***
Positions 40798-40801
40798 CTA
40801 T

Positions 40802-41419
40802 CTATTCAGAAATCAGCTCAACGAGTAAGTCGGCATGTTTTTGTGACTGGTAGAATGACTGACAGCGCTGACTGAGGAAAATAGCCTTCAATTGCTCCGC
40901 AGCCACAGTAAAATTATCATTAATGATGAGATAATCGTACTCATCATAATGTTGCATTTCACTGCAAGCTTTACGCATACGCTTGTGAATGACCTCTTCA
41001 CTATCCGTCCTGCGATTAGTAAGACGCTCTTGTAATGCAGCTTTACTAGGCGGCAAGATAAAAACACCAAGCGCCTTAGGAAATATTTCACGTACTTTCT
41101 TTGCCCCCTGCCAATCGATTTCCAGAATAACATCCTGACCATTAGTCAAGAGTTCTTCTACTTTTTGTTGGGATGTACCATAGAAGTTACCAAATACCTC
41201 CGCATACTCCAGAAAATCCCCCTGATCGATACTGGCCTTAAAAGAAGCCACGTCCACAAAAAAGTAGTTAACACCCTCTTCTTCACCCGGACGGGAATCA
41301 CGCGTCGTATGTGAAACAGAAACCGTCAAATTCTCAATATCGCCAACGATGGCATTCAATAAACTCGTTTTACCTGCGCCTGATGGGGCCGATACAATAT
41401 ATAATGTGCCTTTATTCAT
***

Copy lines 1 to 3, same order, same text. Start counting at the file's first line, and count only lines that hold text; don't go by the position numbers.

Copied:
Positions 40798-40801
40798 CTA
40801 T